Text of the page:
In fact, in New Mexico and around the country, social spending, not construction, is in line to be the biggest winner in the ambitious federal effort to spark a sluggish economy.

“NM Stimulus Projects: Not So Shovel-Ready,” Albuquerque Journal June 9, 2009.  Click here for the full story (you may need a subscription).

There is nothing wrong with critically examining the stimulus package spending.  In fact, critical examination of the spending is crucial.  But such an examination should also include facts about how much has actually been spent thus far, the timeline of spending (as it applies to the actual onset of the current recession), the most effective way to plug state budget gaps and information about how spending on things like Medicaid, unemployment insurance and education might stem the tide of a recession.

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It’s Real

People who use social media to organize often refer to the crucial moment when someone steps out of the blogosphere and converts their online communication into real-life action.

Sadly, accused murderer James Von Brunn did just that Wednesday when he shot and killed African American security guard Stephen P.  Johns at the United States Holocaust Memorial Museum in Washington, D.C.

In a place meant to honor the millions who died in the Holocaust, Von Brunn set out to make his lifelong vow of hatred for Jews horribly real. After shooting Johns, Von Brunn was shot and wounded by other guards before he could make good on his plans to kill others at the museum.

From his extensive writings on the Internet and from notes later found in his car, Von Brunn’s rampage appears to be linked to President Barack Obama’s appearance last week at the notorious Buchenwald death camp in Germany. In a speech there, Obama and Holocaust survivor Elie Wiesel denounced so-called Holocaust deniers (like Von Brunn) who say it never happened.

The ugly truth is that the number of threats against Obama have skyrocketed since Americans elected him in November. One noted criminologist even chalked Wednesday’s murder up to what he called “the Obama effect,” which attempts (rather clumsily) to describe the uptick in racial trash-talking since Obama became the country’s first black president.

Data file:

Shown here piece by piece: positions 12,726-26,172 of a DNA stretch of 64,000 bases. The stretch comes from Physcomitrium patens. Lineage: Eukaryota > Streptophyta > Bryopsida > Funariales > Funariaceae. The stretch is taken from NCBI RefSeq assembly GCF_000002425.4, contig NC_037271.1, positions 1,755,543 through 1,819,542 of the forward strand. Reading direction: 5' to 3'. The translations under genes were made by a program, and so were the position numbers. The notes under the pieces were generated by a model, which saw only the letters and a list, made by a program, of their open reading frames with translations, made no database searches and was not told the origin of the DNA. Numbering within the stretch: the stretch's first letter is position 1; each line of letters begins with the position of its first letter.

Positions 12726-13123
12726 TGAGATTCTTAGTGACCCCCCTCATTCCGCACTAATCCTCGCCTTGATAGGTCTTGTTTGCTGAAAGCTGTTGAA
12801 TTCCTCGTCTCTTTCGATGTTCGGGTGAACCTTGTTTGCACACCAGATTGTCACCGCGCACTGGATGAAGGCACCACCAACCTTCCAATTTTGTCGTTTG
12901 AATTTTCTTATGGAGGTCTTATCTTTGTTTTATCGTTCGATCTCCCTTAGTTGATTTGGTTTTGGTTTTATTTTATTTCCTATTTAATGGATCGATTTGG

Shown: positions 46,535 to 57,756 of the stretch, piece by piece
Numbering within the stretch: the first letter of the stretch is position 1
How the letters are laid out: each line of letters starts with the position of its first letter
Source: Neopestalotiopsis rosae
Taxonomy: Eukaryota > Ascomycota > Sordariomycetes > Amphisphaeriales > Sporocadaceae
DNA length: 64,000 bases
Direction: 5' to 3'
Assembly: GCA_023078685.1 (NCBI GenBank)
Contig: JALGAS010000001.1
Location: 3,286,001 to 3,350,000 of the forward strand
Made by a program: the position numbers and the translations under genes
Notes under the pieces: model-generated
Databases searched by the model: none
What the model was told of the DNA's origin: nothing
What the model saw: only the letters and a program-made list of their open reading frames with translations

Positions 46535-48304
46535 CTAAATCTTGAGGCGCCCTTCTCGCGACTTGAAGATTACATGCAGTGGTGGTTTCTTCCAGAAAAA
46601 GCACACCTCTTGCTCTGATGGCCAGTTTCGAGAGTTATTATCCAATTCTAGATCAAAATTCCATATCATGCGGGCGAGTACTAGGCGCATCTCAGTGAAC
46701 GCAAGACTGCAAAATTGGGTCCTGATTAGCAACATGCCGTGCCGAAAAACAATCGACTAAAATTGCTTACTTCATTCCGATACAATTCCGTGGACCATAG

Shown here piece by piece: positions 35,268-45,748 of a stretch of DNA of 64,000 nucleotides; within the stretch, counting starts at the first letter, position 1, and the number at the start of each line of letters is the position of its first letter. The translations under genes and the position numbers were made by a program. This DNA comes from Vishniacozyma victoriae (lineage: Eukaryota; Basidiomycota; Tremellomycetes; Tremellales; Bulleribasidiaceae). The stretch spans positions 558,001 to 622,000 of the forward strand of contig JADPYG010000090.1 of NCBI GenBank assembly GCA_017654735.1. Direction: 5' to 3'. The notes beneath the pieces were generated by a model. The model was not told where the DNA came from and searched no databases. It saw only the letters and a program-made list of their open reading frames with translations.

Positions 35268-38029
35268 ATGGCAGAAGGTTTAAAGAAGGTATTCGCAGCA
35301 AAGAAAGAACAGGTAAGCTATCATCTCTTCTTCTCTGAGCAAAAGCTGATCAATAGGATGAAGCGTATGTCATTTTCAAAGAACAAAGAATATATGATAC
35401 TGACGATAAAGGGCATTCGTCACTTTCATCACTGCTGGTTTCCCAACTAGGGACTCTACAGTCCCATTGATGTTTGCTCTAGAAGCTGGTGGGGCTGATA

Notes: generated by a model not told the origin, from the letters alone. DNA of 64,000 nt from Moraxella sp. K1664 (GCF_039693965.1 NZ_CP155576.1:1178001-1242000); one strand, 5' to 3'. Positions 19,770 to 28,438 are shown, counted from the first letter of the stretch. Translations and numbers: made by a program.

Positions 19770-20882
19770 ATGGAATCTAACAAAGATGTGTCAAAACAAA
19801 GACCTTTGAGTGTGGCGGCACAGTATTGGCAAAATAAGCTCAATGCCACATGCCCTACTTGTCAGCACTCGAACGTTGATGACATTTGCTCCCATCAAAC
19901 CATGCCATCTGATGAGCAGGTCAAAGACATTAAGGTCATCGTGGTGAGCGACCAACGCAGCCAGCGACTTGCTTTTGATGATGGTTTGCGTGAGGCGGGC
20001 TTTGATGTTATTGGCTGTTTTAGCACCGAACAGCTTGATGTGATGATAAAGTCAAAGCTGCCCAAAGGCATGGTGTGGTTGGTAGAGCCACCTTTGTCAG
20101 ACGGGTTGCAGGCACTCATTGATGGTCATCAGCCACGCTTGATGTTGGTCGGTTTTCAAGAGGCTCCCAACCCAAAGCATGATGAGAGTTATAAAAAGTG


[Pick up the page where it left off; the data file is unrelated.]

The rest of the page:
It’s quite evident that the Internet provides a ready forum and handy organizing tool for the rising number of racist, anti-Semitic haters out there.

I’m not saying people don’t have the right to say what they want on the Internet. I would never say that.

But I do want to express my disgust at those who pooh-pooh the connection between the hateful things people write online and actual events like the murder of Johns – and the possible murder of many others – at the Holocaust Museum.

The groups who track hate online on sites like the one Von Brunn maintained have long warned that events like this were coming.

Mark Potok of the Southern Poverty Law Center told the Los Angeles Times that the nonprofit group had tracked a sharp increase in what it considered right-wing hate groups over the last eight years — from 602 to 926.

A “confluence of factors,” Potok told the Times,  appeared to be fueling the growth — including anger about nonwhite immigration, concern over the deteriorating economy, fears of new restrictions on firearms, and the election of the first African American as president.

“We may well be seeing a perfect storm of factors that favor this movement,” Potok said.

Contrast that with those on the right, many of whom simply laughed a few months ago at a Department of Homeland Security report that warned economic and social conditions “presented unique drivers for right-wing radicalization and recruitment.”

Now there’s no excuse – we know it’s real.  So can we please stop pretending that the hate people spew online means nothing?